Attorneys: Michael Campise, Esq. Case Manager: Korina Beltre The client was charged with removability for having entered the United States without authorization. On behalf of the client, Cella & Associates, LLC, US Immigration Lawyers, filed applications for Cancellation of Removal for Certain Non-Permanent Residents. In order to prevail in such a case, an individual must […]
Attorneys: Michael Campise, Esq.
Case Manager: Korina Beltre
The client was charged with removability for having entered the United States without authorization. On behalf of the client, Cella & Associates, LLC, US Immigration Lawyers,filed applications for Cancellation of Removal for Certain Non-Permanent Residents. In order to prevail in such a case, an individual must prove to the satisfaction of the Immigration Judge the following:
• That he or she has been in the United States for at least 10 consecutive years. (Certain brief departures may not be deemed an interruption of the ten-year requirement)
• That he or she is a person of good moral character
• That to deport him or her would cause his or her US Citizen or Lawful Permanent Resident parent, spouse and/or child “exceptional and extremely unusual hardship”.
(It should be noted that the purpose of this law is not to legalize undocumented aliens. Rather, it’s purpose is to help US Citizens or Permanent Residents legalize to avoid the exceptional and extremely unusual hardships created by removal.)
In this case, Respondent is from Peru, and entered the United States without a visa on September 1, 1996. Based upon IRS transcripts, and many other records and documentation, we were able to establish that the Respondent has been in the United States for over 20 years, thereby satisfying the ten-year-requirement continuous presence requirement.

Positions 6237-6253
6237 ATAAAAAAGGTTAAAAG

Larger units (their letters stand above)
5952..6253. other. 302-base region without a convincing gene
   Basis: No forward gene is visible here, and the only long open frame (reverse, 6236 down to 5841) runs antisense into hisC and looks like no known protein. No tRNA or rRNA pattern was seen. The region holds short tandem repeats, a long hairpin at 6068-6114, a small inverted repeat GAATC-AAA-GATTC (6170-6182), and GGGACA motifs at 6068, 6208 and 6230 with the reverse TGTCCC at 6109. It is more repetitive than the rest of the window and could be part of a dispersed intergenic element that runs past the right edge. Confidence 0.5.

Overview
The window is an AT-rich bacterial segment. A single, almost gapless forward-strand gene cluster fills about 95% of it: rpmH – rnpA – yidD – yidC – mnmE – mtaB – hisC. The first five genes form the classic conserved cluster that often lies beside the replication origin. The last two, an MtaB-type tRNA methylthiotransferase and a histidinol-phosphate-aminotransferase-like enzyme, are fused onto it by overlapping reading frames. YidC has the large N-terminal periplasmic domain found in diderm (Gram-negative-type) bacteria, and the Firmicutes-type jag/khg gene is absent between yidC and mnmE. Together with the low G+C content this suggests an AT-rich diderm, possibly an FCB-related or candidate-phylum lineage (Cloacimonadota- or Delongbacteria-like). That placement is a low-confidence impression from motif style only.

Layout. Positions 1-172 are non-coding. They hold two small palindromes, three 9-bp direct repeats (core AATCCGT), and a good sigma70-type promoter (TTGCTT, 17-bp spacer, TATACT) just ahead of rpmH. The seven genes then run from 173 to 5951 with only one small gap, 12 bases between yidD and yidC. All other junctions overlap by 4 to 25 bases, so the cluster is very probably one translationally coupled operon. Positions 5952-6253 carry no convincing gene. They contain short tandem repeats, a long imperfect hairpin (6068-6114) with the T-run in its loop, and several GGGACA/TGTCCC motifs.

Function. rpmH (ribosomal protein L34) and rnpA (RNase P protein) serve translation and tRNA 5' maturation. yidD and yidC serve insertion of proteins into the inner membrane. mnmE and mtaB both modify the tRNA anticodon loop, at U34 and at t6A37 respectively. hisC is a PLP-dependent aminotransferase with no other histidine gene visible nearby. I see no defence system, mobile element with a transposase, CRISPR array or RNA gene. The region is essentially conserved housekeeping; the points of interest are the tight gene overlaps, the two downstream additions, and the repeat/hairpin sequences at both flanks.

The Respondent has also accurately declared his income on his tax returns each year since 1996, and never has had any arrests or convictions anywhere in the world. Thus we were able to satisfy the good moral character requirement.
Finally, the Respondent has two United States citizen children, ages19 and 23 years old, and the citizen children have received public benefits such as Medicaid since they were born until present.
The nineteen-year-old daughter has been diagnosed with Generalized Anxiety Disorder, Mild Depression, Astigmatism, Nearsightedness, Severe Migraines, Lack of Appetite, Anemia and Pre-Diabetes, for which specialized treatment is needed. Such hardships were the primary basis of the necessary exceptional and extremely unusual hardship to be suffered should the father be deported to Peru.
At trial, through direct examination and the previous submission of voluminous documentation, attorney Michael Campise, Esq. was able to establish that the Respondent’s children, especially his nineteen-year-old daughter, would suffer “exceptional and extremely unusual hardship” if the Respondent (her father) was to be deported from the United States.
Having proved their case, Respondent will keep his Employment Authorization Document until such time as a visa number (green card) becomes available, which could be this year or after August, 2022, when the new lot of visa numbers becomes available.
As we stress with all clients at Cella & Associates, the keys to successful outcomes in our cases are as follows:
• Keeping in mind that every case requires a team effort; the attorneys cannot do it alone and must have the client’s full participation
• Cooperation from the Respondents with the attorneys with regard to providing documentation in a timely manner
• Telling the attorneys the truth, preferably at the consultation, even if the client(s) believe that it may be harmful to their case(s)
If you, or someone you know, needs help through the immigration process, please call Cella & Associates on our national toll-free number 877.583.7080 and we will schedule a confidential consultation with one of our attorneys via Skype, WhatsApp, Telephone or Zoom. In addition to English, consultations can be in Albanian, Italian, Russian and Spanish.
**Cella & Associates will not prosecute cases which we know, or have reason to believe, are fraudulent or frivolous